Suprabio - Innovative bio solutions

Declining petroleum resources, increased demand for petroleum by emerging economies, and political and environmental concerns about fossil fuels are driving our society to search for new sources of liquid fuels and commodity chemicals. The only current sustainable source of organic carbon is plant biomass. The European Commission funded the SUPRABIO project to look at development of the integrated biorefinery, addressing the need to develop economically viable and energy-efficient processes through intensification, integration and full use of waste streams. The research was undertaken by a consortium of 16 partner organisations from 8 countries, coordinated by Brunel University.

The project has generated a range of commercial outcomes, from improved biomass pretreatment and enhanced processing of pyrolysis oil, to algal bioreactors and a novel cellulosic fibre already shown to improve the properties of composite materials. Nine developments have been rated at technology readiness level 7 or above. Four patents have already been filed, with the potential for several more.

The research work has also produced notable successes. The work on sustainability analysis The research was undertaken by a consortium of 16 partner organisations from 8 countries, coordinated by Brunel University.

The project has generated a range of commercial outcomes, from improved biomass pretreatment and enhanced processing of pyrolysis oil, to algal bioreactors and a novel cellulosic fibre already shown to improve the properties of composite materials. Nine developments have been rated at technology readiness level 7 or above. Four patents have already been filed, with the potential for several more.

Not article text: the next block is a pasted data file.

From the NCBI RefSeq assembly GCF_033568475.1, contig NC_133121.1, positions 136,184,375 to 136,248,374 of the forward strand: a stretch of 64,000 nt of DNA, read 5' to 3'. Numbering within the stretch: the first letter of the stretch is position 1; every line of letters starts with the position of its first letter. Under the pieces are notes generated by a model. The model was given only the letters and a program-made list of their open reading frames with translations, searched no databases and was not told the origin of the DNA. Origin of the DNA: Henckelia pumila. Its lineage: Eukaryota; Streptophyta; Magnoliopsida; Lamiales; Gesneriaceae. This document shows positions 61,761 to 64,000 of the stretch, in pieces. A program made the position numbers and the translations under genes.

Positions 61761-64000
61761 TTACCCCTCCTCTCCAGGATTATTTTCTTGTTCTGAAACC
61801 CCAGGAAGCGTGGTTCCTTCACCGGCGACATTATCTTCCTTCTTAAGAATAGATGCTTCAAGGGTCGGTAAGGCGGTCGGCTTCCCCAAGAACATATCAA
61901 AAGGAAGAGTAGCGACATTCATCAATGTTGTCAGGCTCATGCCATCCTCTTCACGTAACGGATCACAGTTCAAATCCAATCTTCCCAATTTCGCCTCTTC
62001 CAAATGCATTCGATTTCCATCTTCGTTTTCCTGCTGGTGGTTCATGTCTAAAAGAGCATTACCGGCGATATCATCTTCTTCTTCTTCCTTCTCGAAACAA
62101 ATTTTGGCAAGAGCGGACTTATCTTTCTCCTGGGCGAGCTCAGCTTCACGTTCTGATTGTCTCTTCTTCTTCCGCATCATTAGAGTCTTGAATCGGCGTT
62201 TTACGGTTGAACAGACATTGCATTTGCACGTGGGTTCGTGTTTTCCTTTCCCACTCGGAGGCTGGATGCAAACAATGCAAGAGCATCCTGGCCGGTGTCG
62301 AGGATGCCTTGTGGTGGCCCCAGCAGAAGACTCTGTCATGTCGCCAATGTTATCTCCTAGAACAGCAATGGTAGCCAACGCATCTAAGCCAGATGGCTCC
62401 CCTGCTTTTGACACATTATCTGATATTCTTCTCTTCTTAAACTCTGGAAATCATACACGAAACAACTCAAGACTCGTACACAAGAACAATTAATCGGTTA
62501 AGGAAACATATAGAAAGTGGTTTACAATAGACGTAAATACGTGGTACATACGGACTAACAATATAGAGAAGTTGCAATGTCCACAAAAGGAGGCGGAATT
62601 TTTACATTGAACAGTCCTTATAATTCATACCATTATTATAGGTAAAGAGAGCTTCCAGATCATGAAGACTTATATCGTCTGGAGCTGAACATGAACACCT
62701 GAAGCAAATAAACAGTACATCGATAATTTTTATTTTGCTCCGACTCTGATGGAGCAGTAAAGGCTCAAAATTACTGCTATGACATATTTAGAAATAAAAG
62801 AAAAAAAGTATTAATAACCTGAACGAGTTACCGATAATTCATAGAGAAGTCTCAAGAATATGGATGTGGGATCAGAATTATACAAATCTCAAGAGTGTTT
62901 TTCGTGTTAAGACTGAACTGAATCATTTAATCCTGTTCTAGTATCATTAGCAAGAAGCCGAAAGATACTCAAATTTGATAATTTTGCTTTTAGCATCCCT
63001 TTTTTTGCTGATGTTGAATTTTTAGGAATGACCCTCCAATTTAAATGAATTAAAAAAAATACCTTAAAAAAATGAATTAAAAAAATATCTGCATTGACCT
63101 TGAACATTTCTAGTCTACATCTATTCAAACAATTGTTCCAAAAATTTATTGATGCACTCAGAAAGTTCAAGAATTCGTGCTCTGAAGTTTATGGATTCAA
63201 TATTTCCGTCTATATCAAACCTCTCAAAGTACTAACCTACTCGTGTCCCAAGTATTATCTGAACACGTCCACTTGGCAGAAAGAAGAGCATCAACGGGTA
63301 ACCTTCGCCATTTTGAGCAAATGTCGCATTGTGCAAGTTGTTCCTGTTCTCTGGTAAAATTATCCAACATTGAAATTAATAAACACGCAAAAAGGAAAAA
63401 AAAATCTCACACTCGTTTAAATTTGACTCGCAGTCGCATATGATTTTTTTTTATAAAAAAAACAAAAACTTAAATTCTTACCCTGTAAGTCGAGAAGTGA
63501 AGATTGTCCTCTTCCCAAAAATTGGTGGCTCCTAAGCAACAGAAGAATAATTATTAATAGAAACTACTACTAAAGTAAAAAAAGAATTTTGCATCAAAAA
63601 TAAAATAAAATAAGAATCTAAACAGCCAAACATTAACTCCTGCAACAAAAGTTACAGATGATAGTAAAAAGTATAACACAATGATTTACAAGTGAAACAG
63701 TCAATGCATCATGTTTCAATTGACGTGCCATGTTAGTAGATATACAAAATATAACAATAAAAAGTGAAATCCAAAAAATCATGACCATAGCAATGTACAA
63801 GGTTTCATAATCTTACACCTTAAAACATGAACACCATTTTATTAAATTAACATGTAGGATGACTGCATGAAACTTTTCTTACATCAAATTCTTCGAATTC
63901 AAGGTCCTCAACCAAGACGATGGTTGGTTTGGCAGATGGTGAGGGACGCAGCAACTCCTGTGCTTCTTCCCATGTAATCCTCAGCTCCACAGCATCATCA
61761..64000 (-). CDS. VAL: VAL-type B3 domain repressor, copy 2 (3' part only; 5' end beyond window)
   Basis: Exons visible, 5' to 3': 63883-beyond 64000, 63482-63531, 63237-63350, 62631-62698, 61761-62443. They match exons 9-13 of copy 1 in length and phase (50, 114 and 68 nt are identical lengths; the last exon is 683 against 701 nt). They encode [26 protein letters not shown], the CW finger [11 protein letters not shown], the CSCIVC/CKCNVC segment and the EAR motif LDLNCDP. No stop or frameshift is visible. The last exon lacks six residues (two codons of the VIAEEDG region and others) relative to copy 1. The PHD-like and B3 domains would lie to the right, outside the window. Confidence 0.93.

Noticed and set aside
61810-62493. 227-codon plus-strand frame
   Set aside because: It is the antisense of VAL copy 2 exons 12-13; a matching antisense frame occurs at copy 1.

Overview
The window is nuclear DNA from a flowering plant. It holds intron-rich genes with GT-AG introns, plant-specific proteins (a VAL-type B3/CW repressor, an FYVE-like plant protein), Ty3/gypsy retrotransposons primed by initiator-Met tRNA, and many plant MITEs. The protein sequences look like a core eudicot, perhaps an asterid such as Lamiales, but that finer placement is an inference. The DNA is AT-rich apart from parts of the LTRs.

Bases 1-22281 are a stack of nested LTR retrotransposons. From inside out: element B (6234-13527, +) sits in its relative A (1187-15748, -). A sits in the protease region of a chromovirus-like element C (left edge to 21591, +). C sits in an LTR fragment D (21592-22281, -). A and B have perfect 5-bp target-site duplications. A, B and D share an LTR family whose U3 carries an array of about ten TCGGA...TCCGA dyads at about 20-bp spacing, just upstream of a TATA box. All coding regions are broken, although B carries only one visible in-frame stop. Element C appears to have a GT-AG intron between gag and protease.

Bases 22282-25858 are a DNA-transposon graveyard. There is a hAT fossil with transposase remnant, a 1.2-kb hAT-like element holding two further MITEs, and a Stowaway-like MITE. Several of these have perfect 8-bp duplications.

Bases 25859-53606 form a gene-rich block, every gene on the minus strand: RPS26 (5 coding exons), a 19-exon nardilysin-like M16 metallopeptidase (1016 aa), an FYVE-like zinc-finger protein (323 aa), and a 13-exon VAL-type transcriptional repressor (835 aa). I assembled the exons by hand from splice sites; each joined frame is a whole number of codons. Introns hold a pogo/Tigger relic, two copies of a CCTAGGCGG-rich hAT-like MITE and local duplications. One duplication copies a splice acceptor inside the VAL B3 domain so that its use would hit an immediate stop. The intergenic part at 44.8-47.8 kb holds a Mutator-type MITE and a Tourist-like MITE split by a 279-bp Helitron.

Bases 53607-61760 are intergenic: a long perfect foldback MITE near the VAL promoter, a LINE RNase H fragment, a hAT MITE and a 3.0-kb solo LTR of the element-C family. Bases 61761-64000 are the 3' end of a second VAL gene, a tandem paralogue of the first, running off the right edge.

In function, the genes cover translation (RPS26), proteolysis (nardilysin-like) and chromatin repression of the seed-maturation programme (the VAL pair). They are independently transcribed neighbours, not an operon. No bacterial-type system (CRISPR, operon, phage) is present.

The research work has also produced notable successes. The work on sustainability analysis provides a platform for work in future years. Considerable progress has also been made in production of selected organic compounds from pretreated biomass using fungi and microbes to manufacture fuel or chemical building blocks. Improved catalysis and conditions in conversion of syngas to butanol has also been achieved.

The economic and environmental assessments indicate that the biofuel and platform chemical products from the biorefinery are still economically disadvantaged relative to existing market prices for conventional processes, although there are gains in terms of environmental impacts. Areas where further development is required to reduce the disparity in cost and improve the overall efficiency have been identified.

Name of Project Contact:

Prof Ashok Bhattacharya

Ashok.Bhattacharya@brunel.ac.uk

http://www.suprabio.eu